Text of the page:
Par. Camew. 

5 ClonmuUen, Cluain Muilinn, mill-meadow, O.S. 21, Bar. Forth, Par. Barragh, 
Co. Carlow. 

* This would be 1596, but the correct date is shown by the State Papers and the 
Annals of the Four Masters to be 1597. 

' Fananierin, Fan an larainn, slope of the iron (Joyce, /. N. P., ii, 370), a 
large town land on the slope of the mountain on the west side of Glenmalure, south 
of Drumgoff Barracks, in Bar. BaUinacor South, Par. Ballinacor. Co. Wicklow was 
not separated from Co. Dublin, until the beginning of James I's reign. 

* Sir John Chichester was the 4th son of Sir John Chichester of Raleigh in 
Devon, M.P., and younger brother of Sir Arthur Chichester, the Lord Deputy. 
He was appointed Governor of Carrickfergus and of " the countries of both the 
Clandeboys " on the 4th of July, 1597. On 4th November he was kiUed at 
Altfracken (now Aldfreck) near BaUycarry, about three miles north of Carrick- 
fergus, in a skirmish between his men and those of Sir James MacDonneU of Dunluce, 
son of the famous Somhairle Buidhe Mac Domhnaill, and elder brother of 
Raghnall, 1st Earl of Antrim. See Fiants, Elizabeth, No. 6127 ; Burke's Peerage, 
Chichester, Bart. ; Ulster Journal of Archaeology, 1904, p. 6. Cal. State Papers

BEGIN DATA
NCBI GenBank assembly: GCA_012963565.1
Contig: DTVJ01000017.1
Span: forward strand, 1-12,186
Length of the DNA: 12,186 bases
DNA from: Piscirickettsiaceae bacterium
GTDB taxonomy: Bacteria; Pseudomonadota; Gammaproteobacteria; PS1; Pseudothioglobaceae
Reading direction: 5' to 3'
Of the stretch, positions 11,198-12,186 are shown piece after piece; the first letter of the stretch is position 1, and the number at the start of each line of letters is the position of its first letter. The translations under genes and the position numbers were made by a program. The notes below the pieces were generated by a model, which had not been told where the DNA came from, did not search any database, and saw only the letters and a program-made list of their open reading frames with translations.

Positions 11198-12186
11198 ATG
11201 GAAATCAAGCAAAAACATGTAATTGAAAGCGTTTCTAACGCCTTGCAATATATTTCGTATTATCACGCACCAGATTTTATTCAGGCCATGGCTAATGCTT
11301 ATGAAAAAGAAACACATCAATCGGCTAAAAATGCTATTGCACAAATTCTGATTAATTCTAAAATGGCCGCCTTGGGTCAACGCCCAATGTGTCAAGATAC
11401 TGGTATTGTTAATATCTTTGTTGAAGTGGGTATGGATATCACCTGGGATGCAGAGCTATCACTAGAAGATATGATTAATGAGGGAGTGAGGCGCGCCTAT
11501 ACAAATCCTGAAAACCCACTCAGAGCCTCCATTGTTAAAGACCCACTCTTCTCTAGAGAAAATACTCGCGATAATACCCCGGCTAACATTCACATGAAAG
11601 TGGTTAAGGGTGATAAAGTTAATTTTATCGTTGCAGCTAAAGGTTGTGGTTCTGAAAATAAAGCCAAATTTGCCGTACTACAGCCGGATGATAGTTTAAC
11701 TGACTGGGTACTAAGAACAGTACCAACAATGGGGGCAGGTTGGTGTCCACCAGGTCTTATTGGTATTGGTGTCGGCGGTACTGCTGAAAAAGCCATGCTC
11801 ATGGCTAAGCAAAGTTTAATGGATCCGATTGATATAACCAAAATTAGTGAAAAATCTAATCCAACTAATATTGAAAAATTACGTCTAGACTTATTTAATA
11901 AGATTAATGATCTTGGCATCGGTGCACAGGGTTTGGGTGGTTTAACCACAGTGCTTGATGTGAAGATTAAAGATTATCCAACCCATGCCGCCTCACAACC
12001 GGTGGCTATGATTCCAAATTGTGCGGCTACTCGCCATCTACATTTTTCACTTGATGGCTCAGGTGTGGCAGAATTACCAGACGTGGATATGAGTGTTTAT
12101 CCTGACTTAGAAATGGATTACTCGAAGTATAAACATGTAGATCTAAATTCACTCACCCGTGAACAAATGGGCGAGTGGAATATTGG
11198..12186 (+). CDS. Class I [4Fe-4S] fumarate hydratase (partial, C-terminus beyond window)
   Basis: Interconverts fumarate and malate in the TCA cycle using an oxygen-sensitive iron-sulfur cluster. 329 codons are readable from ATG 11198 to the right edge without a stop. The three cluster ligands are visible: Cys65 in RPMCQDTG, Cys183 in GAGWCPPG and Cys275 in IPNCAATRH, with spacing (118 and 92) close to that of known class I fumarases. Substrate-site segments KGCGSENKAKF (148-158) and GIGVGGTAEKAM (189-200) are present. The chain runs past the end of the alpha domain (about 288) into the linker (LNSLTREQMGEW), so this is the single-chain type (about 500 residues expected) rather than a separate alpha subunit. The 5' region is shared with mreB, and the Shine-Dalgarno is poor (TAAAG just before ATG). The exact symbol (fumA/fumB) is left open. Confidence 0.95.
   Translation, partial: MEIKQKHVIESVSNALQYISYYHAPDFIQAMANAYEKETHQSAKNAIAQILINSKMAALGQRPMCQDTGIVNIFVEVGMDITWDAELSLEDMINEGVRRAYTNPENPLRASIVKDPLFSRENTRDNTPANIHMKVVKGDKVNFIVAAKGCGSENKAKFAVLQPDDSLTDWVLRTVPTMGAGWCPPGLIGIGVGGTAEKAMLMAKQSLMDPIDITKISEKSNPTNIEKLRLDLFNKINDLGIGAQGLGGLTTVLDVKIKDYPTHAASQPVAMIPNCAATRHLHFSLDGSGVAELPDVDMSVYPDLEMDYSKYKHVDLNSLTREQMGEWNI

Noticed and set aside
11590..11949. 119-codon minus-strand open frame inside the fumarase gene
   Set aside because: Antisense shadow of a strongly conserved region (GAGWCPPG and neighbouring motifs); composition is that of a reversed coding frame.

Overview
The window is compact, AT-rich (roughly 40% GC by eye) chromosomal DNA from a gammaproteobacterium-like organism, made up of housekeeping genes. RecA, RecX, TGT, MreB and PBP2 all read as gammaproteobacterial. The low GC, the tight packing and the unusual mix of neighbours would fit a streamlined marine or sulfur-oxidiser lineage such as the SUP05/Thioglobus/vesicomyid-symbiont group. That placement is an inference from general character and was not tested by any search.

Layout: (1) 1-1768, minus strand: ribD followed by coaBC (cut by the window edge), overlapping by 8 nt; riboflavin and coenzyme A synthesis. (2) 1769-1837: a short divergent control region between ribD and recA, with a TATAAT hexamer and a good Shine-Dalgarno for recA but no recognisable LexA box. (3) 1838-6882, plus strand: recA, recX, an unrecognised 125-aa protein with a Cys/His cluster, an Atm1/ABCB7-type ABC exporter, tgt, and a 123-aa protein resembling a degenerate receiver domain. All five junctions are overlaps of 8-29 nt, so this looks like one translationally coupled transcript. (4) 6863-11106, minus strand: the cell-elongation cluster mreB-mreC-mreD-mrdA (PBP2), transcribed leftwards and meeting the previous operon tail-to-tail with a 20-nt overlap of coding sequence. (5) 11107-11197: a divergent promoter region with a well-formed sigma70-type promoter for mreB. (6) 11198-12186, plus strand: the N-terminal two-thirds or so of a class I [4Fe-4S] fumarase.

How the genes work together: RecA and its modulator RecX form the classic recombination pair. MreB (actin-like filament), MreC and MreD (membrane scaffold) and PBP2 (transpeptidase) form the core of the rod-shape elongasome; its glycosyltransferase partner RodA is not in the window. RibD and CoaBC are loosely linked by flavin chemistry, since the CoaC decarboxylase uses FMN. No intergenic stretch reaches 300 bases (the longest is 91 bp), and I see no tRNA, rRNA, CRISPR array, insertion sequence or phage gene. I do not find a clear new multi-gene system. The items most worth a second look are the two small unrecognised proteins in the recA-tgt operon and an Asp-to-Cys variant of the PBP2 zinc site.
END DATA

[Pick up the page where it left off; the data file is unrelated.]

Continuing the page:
{It.) 1597, pp.441, 465. 


the lands of Ballinacor, Lickine/ Grenan,^, Balliuerahme,^ 
Ballinetoney,* Claragheitragh,^ Ballyheig,^ Ballinecoole,' Ballin- 
cargin,^ Ballyknockane,^ Corbally/" Ballyshanterriff,!^ Balli- 
creiry,i2 Bally-Eustace/^ and Ballymorgliduff.^* lying within the 
territory called Coolerannell ^^ in the said county, and of and in the 
lands of Knockrahan,^^ Rahard/'^ Glanmoriertagh,^^ and the haK 
town of Ballinegelock,-'^^ half the town of Ballineparke,^'' and the 
town of Kilmacowe,^^ . . . Ij^ing in the territory called the Birne's 
Country, 22 three-quarters of the town and lands of Kilcloghran^^ 

^ Lickeen, Lici'n, little-flagstone, O.S. 24, Bar. Ballinacor North, Par. Knockrath. 

- Greenan Beg and More, Griandn, sunny spot, O.S. 29, 30, same Bar. and Par. 

^ Baile an Rathain (?), town of the fern ; there is now no townland of this 
name in Co. Wicklow.